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What are Learning Differences?
Learning differences or learning disabilities encompasses a host of conditions that students may have which impede them from learning under normal classroom settings. Colleges kids with learning differences often have problems in –
- mental and cognitive processing
- physical handicaps such as blindness
- auditory or visual processing disorders
- understanding numerical concepts (dyscalculia) or verbal/written (dyslexia)
- social skills processing
The American Disabilities Act (ADA) and the Individuals with Disabilities Education Act (IDEA) protects all children and adults with learning disabilities. This means that college kids with learning differences or disabilities have the right to an opportunity at education like all other students. These laws also require schools to provide the necessary accommodations for students to learn and succeed in their learning environments.
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Getting a Diagnosis
Getting a diagnosis for a learning disability can be a tricky and ongoing process for students. Many disabled students often go misdiagnosed or with no diagnosis at all throughout their school years. For many disabilities, especially the physical and mental/cognitive ones, diagnosis often requires a series of physical and psychological examinations by medical doctors, behavioral/speech/occupational therapists and counselors. This process can be costly and requires that parents and loved ones of students be persistent in pursuing the right team of professionals to make the diagnosis.
Many students struggle through their entire academic life without receiving the extra help that they are entitled. This common course of action by students and their families is mainly due to embarrassment, denial, lack of resources and knowledge about disabilities. Parents of disabled college kids with learning differences or disabilities should seek help as early as possible. Taking action early can avoid the inevitable feelings of shame, frustration and discouragement experienced by disabled students trying to “go it alone.” There are a variety of resources and places to find help for a disabled student.
Once a correct diagnosis is made, appropriate paperwork from these doctors is required upon entering college. In addition to applying through the usual college admissions program, disabled students will also register at the same time with the campus disabled students office to obtain the necessary help in completing their admissions and course advisement.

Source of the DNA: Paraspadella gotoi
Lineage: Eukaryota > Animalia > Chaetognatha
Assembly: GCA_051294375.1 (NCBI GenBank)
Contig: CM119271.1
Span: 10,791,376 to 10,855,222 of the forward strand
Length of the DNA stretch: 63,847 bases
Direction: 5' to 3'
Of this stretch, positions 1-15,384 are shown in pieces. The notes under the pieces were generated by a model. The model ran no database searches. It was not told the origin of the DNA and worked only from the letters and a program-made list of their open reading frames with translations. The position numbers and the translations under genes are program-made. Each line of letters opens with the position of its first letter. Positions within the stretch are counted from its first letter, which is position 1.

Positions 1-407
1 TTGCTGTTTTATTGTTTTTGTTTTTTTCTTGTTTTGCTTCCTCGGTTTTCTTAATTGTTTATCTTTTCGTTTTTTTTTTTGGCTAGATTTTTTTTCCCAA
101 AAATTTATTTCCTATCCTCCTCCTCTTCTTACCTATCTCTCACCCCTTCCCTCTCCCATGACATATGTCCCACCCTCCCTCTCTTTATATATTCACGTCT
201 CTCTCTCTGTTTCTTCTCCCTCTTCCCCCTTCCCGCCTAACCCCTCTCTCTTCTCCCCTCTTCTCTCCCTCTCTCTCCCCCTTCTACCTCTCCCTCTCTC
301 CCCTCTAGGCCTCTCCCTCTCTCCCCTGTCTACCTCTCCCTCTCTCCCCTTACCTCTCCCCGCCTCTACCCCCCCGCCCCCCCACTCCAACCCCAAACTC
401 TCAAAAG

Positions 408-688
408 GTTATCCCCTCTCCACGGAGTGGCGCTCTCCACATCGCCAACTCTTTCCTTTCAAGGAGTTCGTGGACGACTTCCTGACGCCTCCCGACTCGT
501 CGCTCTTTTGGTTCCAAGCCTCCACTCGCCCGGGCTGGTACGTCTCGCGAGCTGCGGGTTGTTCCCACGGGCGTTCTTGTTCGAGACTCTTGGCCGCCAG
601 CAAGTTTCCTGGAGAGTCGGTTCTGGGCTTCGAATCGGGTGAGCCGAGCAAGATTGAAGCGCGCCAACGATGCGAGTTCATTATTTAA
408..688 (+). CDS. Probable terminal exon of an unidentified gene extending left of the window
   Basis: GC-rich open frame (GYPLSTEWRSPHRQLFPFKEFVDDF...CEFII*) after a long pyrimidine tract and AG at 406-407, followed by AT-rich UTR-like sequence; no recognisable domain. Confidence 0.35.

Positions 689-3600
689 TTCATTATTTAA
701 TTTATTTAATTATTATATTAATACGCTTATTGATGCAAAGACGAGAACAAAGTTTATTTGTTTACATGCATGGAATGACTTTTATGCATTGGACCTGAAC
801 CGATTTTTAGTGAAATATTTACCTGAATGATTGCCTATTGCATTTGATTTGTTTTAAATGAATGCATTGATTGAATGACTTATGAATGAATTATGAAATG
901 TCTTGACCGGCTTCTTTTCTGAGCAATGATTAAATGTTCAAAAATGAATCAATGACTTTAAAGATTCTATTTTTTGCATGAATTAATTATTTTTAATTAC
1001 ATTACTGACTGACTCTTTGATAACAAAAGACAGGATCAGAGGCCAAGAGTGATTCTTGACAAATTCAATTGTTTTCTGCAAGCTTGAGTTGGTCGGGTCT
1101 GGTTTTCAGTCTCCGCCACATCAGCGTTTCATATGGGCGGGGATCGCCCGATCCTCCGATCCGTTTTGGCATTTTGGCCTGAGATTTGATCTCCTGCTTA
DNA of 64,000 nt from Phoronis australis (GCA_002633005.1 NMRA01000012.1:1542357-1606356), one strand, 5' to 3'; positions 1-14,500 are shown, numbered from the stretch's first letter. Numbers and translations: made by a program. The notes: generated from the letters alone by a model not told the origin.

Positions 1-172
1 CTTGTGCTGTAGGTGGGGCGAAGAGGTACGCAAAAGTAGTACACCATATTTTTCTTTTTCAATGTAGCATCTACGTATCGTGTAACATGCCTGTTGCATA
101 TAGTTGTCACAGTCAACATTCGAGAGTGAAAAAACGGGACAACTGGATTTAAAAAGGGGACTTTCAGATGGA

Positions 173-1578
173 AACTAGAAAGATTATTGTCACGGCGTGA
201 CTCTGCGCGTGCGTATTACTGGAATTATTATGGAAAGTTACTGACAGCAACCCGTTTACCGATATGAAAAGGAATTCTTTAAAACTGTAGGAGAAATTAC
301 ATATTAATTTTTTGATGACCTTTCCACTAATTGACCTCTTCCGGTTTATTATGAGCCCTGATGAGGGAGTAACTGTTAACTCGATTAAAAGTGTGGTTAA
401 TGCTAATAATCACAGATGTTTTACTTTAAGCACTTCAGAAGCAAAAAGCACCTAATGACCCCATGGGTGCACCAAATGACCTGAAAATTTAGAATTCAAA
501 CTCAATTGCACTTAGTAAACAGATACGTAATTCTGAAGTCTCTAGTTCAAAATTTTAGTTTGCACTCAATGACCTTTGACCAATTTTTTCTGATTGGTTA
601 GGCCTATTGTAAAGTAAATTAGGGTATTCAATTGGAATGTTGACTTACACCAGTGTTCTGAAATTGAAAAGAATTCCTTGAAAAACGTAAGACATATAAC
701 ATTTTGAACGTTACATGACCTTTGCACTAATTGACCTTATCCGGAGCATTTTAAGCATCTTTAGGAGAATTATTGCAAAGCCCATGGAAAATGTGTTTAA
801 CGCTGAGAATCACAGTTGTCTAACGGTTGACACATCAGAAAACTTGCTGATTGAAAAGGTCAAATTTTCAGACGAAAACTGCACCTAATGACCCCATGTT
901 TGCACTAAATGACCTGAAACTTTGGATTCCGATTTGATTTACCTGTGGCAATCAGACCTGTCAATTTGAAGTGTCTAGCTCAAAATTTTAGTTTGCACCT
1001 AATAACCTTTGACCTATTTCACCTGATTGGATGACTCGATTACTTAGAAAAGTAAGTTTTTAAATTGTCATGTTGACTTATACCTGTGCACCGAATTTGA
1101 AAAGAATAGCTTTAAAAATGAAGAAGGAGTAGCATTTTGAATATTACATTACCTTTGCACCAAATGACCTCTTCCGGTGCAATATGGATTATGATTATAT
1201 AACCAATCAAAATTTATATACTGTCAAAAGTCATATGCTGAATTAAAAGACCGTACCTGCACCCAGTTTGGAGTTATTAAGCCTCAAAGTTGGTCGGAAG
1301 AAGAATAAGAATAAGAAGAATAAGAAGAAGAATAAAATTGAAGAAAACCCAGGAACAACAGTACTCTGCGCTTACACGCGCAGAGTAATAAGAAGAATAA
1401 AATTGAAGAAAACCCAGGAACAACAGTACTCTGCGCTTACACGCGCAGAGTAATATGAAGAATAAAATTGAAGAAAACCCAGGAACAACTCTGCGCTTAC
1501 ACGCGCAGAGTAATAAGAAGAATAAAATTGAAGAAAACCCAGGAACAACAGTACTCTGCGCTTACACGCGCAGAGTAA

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Services for Learning Disabled Students in College
By Federal law, namely ADA and IDEA, colleges are required to provide adequate academic accommodations in classrooms and also additional services that can assist college kids with learning differences. Campus services usually come in the form of a disability office or center that houses space for tutoring, computers and other assisted learning technologies for students to utilize.
On-campus learning disability centers will have staff persons qualified in counseling and behavioral disorders. Many centers utilize full- or part-time tutors or peer tutors to help disabled students with daily lectures and test preparation. Also, centers have extensive libraries of textbooks used in classes, supplemental texts and sets of notes taken by other students who are hired as note-takers to provide updated class materials.
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Tips for Learning Disabled Students
College kids with learning differences must first alert their professors and show proper documentation from the campus disability office. Once in class, students should sit towards the front of the classroom so that they are closer in proximity to the professor and not involved in many distractions with other students. Learning disabled students should make every attempt to listen to class lectures and take notes while in class.
After classes each day, students should visit campus services to to review lecture notes with tutors. This daily reinforcement is essential to the success of disabled students in college courses. Each semester, disabled students should include daily visits to their academic tutors review notes, complete assignments and prepare for tests; weekly visits with counselors on campus to discuss and resolve any problems or issues they may be having with school and periodic visits with academic advisors to review overall progress in their programs.
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Article: "Students With Learning Disabilities Get Help With College” (2009)
Learning Disability Resources Website - http://www.ldresources.org/
Americans with Disabilities Act (ADA) – http://www.ada.gov
Photo by Bonnie Harris. Courtesy by WikiMedia Commons - http://commons.wikimedia.net)